12. Thanks. I can see how the governments (Fed & Prov) aren’t keen on the supply & demand model, then, because it would be a nightmare to budget for. Makes sense from a customer/patient standpoint, though.

    – RG>

  13. My experience was as a resident of “La Belle Patrimonie”
    For a minor issue I ended up going to 4 different doctors before I got pissed off, flew home went to a local GP, was diagnosed and treated. Compared to France here was really quick and clean.
    The french system broke down to the point that you go to see a GP for a referral to several other doctors. All this of course is sucking at the public tit.
    Socialist bastards…

  14. Nobody really realizes how screwed up the health care is screwed up, until they (or a family member) have had to go through it themselves.

    I’ve had to wait 11 months for knee surgery. But that wasbn’t life-threatening. My Mom almost DIED during chemo/radiation. Because they just didn’t have the proper resources to care for her in the hospital.

    The problem is, the P.M. and all the Ministers never see this. They get special treatment, and get whisked through the system really quickly. (Remember Alan Rock and his prostate cancer?)

    Maybe the politicians SHOULD be forced to wait like Joe Public. Maybe THEN, they’ll actually do something about Health Care.

  15. PS. Getting a family doctor is so difficult where I live, that I’m keeping the old one I have.

    Even though now it’s 2-hour drive.

  16. Re: access to your own information….

    Hubby was sent for blood tests for cholestorol last year. He asked his Dr if he could get a copy of the results and, get this, the Dr wrote “copy to patient” on the top of the medical test request paper.
    They mailed a copy to our house.
    Just like that.

    He was sent for the same test again, a few weeks back.
    So, I wrote “copy to patient” on the top.
    They mailed it to our house.

    He still hasn’t been into the Dr to discuss.

    Don’t know if this works for all types of tests…but it’s worth trying….

  17. Perhaps should add that both the Dr and the medical test clinic mentioned in the above post are located in Ottawa. He went to the test clinic on Carling, near the civic hospital.

    On a different note – when I first arrived in Ottawa, no Dr’s were taking patients. I went to one of the Appletree walk in clinics. My permanent Dr is now at Appletree. It’s a kinda weird situation – you can’t make advance appointments (so no booking an annual a year in advance and comfortably forgetting until they give you the reminder call). Each time I need to see the Dr, I have to go on the Appletree website, see if he is working that day, at what location and during what hours (and check the wait time). When I show up at the clinic, I have to get in the walk in lineup like everybody else. It seems kinda random for a permanent Dr, but it works pretty well.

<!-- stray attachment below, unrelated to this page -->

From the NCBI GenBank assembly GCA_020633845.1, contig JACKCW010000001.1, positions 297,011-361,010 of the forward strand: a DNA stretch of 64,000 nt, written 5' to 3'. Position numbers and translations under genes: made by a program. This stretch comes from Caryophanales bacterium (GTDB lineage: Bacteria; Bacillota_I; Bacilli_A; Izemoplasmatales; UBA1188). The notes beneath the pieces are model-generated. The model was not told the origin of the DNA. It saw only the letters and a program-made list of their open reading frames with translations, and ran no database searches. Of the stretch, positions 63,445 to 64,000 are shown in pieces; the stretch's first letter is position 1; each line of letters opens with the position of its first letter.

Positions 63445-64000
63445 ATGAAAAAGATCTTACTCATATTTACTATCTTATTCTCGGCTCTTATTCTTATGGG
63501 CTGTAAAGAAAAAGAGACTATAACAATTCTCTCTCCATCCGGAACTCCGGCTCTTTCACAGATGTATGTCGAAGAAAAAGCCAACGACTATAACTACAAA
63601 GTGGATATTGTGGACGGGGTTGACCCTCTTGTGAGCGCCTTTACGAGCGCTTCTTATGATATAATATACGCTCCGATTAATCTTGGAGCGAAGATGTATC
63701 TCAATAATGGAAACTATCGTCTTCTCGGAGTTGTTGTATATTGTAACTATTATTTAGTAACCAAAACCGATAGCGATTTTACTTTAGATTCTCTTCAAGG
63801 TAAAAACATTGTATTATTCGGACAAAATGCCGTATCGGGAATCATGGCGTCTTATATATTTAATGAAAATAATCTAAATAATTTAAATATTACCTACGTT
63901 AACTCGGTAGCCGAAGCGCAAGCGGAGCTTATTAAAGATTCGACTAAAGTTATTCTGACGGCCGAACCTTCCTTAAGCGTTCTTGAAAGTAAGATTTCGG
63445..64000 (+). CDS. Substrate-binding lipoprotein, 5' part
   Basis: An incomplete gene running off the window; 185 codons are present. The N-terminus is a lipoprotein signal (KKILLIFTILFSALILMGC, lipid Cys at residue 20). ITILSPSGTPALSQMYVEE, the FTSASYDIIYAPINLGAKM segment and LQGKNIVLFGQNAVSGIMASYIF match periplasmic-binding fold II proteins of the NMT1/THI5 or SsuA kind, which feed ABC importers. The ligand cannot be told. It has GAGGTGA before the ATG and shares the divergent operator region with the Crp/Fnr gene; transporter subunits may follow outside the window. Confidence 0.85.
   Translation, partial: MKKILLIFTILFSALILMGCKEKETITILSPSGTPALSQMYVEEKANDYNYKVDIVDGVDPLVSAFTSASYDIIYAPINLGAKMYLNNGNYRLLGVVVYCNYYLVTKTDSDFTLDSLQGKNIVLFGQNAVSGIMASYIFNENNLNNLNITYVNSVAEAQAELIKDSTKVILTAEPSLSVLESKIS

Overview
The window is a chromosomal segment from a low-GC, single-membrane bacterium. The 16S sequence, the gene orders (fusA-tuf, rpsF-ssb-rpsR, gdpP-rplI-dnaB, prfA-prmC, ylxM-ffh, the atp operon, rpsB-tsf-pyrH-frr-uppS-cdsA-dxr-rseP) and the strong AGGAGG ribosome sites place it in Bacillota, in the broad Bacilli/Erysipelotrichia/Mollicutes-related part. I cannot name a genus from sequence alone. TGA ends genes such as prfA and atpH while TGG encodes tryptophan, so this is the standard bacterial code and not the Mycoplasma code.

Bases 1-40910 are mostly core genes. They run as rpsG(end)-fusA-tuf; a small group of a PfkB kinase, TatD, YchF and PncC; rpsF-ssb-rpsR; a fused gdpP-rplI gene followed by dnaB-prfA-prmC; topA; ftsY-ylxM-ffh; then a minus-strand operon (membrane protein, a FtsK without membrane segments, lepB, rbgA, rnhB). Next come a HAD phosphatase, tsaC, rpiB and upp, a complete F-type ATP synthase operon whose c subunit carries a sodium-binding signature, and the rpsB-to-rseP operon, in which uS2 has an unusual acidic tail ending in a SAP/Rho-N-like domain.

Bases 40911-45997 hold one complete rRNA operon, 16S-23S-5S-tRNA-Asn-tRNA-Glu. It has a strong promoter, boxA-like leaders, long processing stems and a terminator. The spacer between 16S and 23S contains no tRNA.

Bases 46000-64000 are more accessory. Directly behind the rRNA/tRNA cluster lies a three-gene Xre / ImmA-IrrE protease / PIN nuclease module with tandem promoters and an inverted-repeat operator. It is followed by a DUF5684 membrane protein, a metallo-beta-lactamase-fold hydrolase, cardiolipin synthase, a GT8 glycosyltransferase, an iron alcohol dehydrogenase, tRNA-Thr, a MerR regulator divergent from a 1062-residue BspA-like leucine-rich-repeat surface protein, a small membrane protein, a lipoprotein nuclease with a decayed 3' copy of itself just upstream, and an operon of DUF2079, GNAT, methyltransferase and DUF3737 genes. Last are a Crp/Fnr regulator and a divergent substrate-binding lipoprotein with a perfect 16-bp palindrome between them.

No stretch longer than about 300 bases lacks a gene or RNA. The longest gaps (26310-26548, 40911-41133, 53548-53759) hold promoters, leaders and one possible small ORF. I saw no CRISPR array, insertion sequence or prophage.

18. A Canadian I used to know was a STAUNCH defender of their healthcare system and when, in my presence, a fellow Canadian said she could not get her back looked at for 3 months, right in front of me, an AMERICAN, no less this person got all flustered and and stuttered and stammered and and said, “That’s not true, that’s not right. I know people. I’ll get you in.” I’ve never seen a reaction like that. Apparently some Canadians really do believe they have the best healthcare system in the world. I’ve never been poor or destitute, so I’ve never had a problem with the U.S. healthcare system. The first time I broke my foot, I didn’t have insurance but it was only about $150 for the appointment and x-rays. On the other hand if I had not had insurance when I got pneumonia, that would have been a bitch. Not to mention the car accident when I was 19. That was 1980 and the hospital bill was about $11,000 (which is probably about a million dollars today). Of course if you’re really poor and not just a dumbass and don’t have insurance, that stuff is covered. Are you asleep yet? 🙂